Implementing the Community of Inquiry (CoI) Model into Your Online Course: Social Presence

As an online instructor, it can be challenging to create and maintain community with students in your courses. Last fall I discovered an education model that continues to help me create and maintain community, both as an instructional designer and as an adjunct instructor: Charles Sanders Peirce’s Community of Inquiry (CoI).

Continue reading “Implementing the Community of Inquiry (CoI) Model into Your Online Course: Social Presence”

Motivating Learners: Speaking Relevance to Your eLearning Course

As a former broadcaster, Michelle loves to share insights using audio and video tools. We’re excited to announce her posts will now be available in dual formats—on YouTube as well as the blog.

As I read the recent Motivation in Education series authored by my eLearning colleague Ann Broda, I was reminded of Monroe’s Motivated Sequence, a common technique used in persuasive speaking. Continue reading “Motivating Learners: Speaking Relevance to Your eLearning Course”

Student-Teacher Relationships: The Key to Motivating Students

I recently concluded my Motivation in Education series, which explored Keller’s ARCS Model for Motivation. Each of the model’s components (attention, relevance, confidence, and satisfaction) share a common thread: the relationship between a teacher and their students.

Continue reading “Student-Teacher Relationships: The Key to Motivating Students”

Motivation in Education: Satisfaction

Instructor and Teacher Relationship
via University of Nottingham flickr

Throughout this series, we’ve explored the four components of Keller’s ARCS Model for Motivation: attention, relevance, confidence, and satisfaction.

In my last post, I discussed how a teacher can help a student become more motivated by boosting his or her confidence.

Today we will look at the final component of Keller’s ARCS Model for Motivation and how students’ motivation is increased and maintained through satisfaction.

Continue reading “Motivation in Education: Satisfaction”

Motivation in Education: Relevance

Throughout this series, we’ve explored Keller’s ARCS Model for Motivation, which includes attention, relevance, confidence, and satisfaction—four components used in successful face-to-face, online, and blended learning environments.

In my last post, I shared different strategies to motivate students through gaining and maintaining their attention.

Today we’ll look at practical ways you can motivate your students through course content that’s relevant to them in and outside of the classroom. Continue reading “Motivation in Education: Relevance”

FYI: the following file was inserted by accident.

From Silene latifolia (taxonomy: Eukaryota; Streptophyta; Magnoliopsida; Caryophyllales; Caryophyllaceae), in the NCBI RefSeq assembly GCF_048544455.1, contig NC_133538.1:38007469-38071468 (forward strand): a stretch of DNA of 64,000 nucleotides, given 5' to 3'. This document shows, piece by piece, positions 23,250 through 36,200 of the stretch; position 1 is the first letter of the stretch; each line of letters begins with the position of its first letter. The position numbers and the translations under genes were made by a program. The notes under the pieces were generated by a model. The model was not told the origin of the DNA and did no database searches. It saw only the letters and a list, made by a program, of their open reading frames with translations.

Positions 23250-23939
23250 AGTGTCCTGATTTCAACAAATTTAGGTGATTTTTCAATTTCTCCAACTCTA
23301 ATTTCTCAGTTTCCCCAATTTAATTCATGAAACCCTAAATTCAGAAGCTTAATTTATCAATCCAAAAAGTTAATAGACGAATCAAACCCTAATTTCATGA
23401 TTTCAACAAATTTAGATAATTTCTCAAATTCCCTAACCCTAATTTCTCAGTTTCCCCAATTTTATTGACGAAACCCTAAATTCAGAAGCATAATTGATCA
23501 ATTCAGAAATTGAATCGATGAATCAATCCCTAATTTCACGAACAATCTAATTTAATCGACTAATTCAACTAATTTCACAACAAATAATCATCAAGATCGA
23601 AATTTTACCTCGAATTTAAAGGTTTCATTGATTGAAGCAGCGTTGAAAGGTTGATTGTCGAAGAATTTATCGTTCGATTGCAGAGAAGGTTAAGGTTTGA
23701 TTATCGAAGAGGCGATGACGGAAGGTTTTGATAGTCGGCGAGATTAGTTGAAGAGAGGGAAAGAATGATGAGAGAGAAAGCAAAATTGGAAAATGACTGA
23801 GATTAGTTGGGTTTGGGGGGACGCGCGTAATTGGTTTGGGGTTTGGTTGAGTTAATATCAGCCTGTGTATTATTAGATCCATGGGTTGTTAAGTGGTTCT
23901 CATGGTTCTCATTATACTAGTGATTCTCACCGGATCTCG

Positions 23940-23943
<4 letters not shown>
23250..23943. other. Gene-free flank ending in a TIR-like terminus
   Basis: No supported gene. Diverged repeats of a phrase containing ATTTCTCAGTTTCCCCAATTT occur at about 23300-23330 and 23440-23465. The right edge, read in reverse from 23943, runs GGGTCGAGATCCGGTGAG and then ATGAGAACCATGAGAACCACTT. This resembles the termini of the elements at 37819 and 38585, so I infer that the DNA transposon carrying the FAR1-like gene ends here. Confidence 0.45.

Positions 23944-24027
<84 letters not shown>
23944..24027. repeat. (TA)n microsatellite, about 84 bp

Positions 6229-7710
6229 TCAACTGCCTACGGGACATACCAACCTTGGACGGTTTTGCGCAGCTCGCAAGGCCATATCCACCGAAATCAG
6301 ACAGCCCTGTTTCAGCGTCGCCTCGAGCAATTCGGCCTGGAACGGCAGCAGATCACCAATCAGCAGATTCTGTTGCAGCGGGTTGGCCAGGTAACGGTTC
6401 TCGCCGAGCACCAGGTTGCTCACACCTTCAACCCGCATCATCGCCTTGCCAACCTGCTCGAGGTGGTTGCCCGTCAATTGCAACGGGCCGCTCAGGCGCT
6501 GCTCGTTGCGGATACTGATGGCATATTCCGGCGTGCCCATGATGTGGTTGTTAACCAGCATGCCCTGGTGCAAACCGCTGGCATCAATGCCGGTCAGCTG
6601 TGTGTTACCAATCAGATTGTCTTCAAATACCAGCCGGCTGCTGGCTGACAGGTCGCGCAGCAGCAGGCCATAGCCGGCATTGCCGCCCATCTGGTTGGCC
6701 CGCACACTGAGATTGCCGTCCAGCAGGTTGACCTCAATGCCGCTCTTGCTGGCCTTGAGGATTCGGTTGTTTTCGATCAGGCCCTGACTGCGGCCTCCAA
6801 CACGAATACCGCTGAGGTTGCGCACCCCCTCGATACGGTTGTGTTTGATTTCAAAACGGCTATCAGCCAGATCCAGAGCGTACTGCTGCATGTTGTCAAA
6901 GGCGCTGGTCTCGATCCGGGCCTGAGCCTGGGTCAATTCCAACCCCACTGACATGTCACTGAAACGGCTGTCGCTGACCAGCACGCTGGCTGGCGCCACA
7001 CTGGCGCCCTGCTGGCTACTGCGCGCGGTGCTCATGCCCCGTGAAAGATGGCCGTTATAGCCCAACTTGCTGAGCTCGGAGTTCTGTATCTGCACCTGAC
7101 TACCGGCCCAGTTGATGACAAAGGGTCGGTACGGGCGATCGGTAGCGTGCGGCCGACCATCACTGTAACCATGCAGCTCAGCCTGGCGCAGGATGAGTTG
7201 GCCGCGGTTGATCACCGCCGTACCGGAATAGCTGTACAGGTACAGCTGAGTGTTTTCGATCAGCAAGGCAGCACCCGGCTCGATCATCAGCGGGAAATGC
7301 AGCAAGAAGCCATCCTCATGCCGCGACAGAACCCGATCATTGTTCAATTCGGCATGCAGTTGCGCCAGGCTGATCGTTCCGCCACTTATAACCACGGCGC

Three Ways to Become Student-Centered

Our eLearning Team is moving toward student-centered learning in our courses. This approach is often miles away from how the course existed in the past, or how the subject matter expert envisions the online course to be.

I have found three ways to help our team and SMEs move toward becoming student-centered in all of our course development projects.

First, provide onboard training for online/blended instructors. Next, build interaction into every course. And finally, establish and sustain teacher presence while facilitating the course. Continue reading “Three Ways to Become Student-Centered”

Motivation in Education: Attention

In my last post, I introduced John Keller’s ARCS Model for Motivation. The ARCs model has practical application in face-to-face, online, and blended learning environments. To recap, Keller’s ARCS Model has four parts:

  • Attention
  • Relevance
  • Confidence
  • Satisfaction

This post focuses on how you can gain a student’s attention to increase and improve his or her motivation to learn. Continue reading “Motivation in Education: Attention”

Form an Online Connection: Part 2

This post is the second in a series titled, Form an Online Connection. Part 1 was published March 9, 2017. 

In my last post, Form an Online Connection, Part 1, you read about using your voice to connect with students. This time, the focus is on using your eyes. In a face-to-face course, students have the benefit of being in the same room with the instructor. This makes it possible to observe body language, vocal tone, and facial expressions. Valuable connections are made as the professor looks into each student’s eyes and allows them to return the gaze. Continue reading “Form an Online Connection: Part 2”

Motivation in Education: Overview

Motivating students is one of the most difficult tasks for a teacher. Don’t believe me? How many students are like Jeremy in this Zits Comic? A student’s motivation does not rely solely on his or her own effort, but also on the teacher’s behavior and the way he or she presents content. John Keller understood this when he created his ARCS Model for Motivation in 1983. Continue reading “Motivation in Education: Overview”

Form an Online Connection: Part 1

Ask any online student what they like about eLearning and they are likely to respond “the flexibility and convenience to study as it fits my schedule.” Ask them what they dislike and you may hear “the lack of personal connection.”

While students enjoy online learning, they sometimes feel isolated and detached from their instructor and peers. This is why instructors must look for ways to connect with online students. One way to connect is vocally. Continue reading “Form an Online Connection: Part 1”